- Member for
- 3 years 11 months
The city of East Grand Forks will turn to the state for a loan to fund half of its wastewater interconnect project. The City Council unanimously approved a resolution Tuesday directing the city to formally request $5.3 million from Minnesota's bonding program. The city will find money needed for the remaining $5.3 million in costs. The project would consist of constructing an interconnect that would pipe sewage from East Grand Forks to Grand Forks for treatment.
Operators of unmanned aircraft may not be as reckless as data released from the Federal Aviation Administration at first seemed to portray them, according to a third-party analysis released Monday. The Academy of Model Aeronautics, an advocacy organization for model aircraft pilots, analyzed reports of unmanned aircraft incidents and found a large majority of incidents reported were simply sightings by flight crews and not near collisions as reported by national media outlets. Out of 764 reports filed between November 2014 and August 2015, only 27 were explicitly described by observers as ne
In preparation for potential expansion down the road, Sacred Heart School approached the East Grand Forks City Council last week to ask what city's plans are for three vacant lots near the school. The lots are part of a group of six properties along Fourth Street Northwest the school would be interested in acquiring. Three of the lots are owned by the city, two are privately owned and one is already owned by Sacred Heart, a private school for students in preschool through 12th grade. "Part of it is we're short of parking," Parish Administrator Len Vonasek said Tuesday.
The population of East Grand Forks could surpass 11,700 by the year 2045, and that potential growth has planning officials trying to predict where and how the city will expand. Between this year and 2045, a preliminary analysis shows the city could develop 169 acres for residential, commercial and industrial use, including future annexations. The development would be accommodate a forecasted population increase of about 2,275 people in that timeframe. Produced by the Grand Forks-East Grand Forks Metropolitan Planning Organization, the analysis predicts 89 acres of land will be developed for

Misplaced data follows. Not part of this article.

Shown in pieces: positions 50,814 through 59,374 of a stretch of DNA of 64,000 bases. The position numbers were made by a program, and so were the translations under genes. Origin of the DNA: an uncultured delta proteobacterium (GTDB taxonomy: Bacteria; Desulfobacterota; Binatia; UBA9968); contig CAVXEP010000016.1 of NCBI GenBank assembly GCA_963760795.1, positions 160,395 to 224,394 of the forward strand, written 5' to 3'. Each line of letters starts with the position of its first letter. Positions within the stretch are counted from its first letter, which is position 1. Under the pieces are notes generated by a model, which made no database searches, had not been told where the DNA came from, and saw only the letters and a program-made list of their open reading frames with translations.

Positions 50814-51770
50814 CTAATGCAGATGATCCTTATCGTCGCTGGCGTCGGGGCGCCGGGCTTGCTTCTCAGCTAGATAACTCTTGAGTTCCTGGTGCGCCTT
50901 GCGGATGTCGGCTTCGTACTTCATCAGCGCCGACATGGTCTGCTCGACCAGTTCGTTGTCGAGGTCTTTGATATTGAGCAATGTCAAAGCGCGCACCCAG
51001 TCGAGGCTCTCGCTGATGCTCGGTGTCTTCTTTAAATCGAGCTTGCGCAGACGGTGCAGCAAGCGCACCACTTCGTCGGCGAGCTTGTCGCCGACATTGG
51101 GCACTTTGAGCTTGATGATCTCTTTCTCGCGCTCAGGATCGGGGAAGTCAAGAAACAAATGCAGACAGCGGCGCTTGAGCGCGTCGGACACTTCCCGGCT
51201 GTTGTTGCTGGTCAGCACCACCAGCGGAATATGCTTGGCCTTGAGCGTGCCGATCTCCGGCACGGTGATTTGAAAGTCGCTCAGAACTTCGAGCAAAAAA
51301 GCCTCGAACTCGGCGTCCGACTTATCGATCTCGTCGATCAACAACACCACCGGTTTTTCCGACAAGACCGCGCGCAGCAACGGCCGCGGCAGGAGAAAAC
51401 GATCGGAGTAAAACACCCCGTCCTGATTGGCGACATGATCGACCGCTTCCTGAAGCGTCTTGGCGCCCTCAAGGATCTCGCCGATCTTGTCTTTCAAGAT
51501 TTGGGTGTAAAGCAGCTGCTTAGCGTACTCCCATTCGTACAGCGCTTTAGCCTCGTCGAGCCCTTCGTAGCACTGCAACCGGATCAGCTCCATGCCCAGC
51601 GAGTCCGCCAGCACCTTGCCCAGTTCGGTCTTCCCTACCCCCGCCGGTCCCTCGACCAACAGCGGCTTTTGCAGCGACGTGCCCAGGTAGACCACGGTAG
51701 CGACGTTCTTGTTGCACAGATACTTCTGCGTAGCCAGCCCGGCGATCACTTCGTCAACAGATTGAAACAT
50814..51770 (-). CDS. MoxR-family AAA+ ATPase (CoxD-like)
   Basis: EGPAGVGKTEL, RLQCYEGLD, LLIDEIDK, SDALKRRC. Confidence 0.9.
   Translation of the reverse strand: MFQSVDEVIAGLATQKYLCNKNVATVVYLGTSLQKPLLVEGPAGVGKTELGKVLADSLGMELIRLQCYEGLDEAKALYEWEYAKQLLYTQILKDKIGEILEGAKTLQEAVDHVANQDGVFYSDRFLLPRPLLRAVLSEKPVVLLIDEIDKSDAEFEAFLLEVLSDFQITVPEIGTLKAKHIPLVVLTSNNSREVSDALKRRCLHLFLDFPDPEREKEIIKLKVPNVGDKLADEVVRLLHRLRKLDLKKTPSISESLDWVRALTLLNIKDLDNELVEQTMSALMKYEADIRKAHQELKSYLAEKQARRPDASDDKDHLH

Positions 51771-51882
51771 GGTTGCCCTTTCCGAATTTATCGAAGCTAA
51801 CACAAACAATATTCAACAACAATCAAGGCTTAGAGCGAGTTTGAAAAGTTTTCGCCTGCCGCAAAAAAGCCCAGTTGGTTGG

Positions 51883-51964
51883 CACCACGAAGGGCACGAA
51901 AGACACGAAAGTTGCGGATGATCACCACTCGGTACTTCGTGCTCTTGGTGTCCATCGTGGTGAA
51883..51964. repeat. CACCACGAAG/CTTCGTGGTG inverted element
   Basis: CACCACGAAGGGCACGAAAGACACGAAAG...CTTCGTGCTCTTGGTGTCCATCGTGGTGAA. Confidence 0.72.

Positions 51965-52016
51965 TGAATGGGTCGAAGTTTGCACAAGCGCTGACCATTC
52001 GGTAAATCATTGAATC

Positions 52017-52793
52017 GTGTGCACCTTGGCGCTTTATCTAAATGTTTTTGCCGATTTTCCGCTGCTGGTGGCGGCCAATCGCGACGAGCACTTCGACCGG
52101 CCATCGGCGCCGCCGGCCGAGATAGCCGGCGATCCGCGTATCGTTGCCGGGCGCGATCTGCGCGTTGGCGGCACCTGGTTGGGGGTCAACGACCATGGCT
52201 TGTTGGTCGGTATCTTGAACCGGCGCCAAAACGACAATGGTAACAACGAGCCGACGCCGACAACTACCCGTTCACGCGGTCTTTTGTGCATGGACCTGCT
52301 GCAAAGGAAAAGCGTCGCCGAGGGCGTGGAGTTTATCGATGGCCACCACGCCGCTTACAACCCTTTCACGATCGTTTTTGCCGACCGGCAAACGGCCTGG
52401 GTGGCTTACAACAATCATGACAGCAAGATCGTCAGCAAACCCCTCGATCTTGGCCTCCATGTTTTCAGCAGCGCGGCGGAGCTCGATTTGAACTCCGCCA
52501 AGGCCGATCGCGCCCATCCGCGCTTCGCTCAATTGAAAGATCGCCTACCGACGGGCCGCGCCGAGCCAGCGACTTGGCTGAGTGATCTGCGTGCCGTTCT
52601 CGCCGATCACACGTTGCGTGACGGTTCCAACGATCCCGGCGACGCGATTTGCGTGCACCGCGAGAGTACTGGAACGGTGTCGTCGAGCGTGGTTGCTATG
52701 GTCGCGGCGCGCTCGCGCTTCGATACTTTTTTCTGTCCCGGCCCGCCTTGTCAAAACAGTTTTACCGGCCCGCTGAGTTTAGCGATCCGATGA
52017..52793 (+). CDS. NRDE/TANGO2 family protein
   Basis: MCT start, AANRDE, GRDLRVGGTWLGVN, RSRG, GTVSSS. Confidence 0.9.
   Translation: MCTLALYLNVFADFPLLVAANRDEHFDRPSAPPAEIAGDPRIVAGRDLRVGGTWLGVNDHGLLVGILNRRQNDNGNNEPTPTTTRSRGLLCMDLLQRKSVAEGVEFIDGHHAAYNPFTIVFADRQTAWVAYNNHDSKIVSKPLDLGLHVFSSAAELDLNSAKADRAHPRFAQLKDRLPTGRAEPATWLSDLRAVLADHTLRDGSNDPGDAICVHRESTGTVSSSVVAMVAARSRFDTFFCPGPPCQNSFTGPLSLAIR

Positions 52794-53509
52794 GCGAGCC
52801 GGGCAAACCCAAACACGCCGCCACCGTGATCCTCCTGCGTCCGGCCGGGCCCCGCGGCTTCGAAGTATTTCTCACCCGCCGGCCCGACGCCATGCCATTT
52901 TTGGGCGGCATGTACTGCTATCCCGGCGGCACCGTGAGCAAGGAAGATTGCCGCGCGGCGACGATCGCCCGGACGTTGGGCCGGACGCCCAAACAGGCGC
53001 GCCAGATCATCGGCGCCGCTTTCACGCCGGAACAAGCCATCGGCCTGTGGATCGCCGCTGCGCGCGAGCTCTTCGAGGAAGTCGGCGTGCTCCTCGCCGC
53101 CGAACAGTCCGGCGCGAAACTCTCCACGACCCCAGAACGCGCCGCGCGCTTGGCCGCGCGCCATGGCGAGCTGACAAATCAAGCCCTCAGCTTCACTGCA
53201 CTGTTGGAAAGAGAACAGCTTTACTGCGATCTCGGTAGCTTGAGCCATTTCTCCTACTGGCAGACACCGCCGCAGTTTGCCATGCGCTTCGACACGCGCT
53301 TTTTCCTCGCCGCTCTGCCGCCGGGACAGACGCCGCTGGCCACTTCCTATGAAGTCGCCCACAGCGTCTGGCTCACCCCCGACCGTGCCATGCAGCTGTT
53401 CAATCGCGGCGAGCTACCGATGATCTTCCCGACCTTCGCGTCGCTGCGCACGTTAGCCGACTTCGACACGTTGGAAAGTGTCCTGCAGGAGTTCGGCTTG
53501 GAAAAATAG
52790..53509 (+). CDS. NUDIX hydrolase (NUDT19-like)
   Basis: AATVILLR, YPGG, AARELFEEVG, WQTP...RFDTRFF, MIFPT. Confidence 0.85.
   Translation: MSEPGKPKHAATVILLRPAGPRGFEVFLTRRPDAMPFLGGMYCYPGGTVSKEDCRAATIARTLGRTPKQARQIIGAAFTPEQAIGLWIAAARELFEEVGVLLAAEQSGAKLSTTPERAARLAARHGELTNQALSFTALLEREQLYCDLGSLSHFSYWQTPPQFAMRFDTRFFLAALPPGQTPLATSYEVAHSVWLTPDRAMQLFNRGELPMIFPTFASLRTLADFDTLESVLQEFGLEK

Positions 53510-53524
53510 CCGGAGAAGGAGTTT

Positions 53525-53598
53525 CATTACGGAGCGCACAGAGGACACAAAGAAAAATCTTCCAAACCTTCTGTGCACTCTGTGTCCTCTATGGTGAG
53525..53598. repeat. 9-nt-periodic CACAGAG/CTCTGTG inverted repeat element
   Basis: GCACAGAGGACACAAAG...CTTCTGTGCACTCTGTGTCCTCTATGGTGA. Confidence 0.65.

One question has driven a project that marked another milestone when state, county and local leaders picked up shovels and dug in Thursday for the official groundbreaking of Grand Sky: Why not? Over the past three years, it was those who entertained the inquiry that made the unmanned aircraft systems business park in Grand Forks County a reality, according to its lead developer. "It's all about the people. It's about the people that had the vision to embrace unmanned technology and invest in it," said Tom Swoyer Jr., president of Grand Sky Development Co.
Behind a mound of prairie dirt piled high Wednesday lies a glimpse into the future of the unmanned aircraft systems industry in Grand Forks County. The dirt will be spread and primed for shovels wielded by people whose work in the last few years will cumulate in the official groundbreaking today for Grand Sky, the country's first business park focusing on UAS technology. It's a day that Tom Swoyer Jr. has long awaited.
While East Grand Forks City Council members recovered from the sticker shock of a 33 percent tax levy increase proposal presented two weeks ago, city staff have been searching for savings. At Tuesday's council work session, City Finance Director Karla Anderson brought forward a revenue and expenditure summary for the city's proposed 2016 budget that featured 25 percent levy increase instead. "We are looking at options to give people what they need with what we have available," Anderson said. An increase of that amount leaves costs outpacing revenue by about $41,000 in 2016.
I'm getting green with envy, but it's not over fancy dresses, cute shoes or nice cars. It seems everyone I know has a pet or is getting one. My parents have them, my siblings have them, and my friends are adding them to lives as well.
Grand Forks area law enforcement officials want to make one thing clear: They have no intention of weaponizing unmanned aircraft in the near future, despite some saying it's legal to under state law. North Dakota's new statute governing law enforcement use of unmanned aircraft bans attaching lethal weapons to the devices but leaves out language concerning less-than lethal weapons, such as Tasers or pepper spray dispensers.
A Wednesday visit from an aeronautical company CEO brought officials with Grand Fork County's unmanned aircraft systems business park one step closer to signing a potential new tenant. General Atomics CEO Linden Blue, accompanied by U.S. Rep.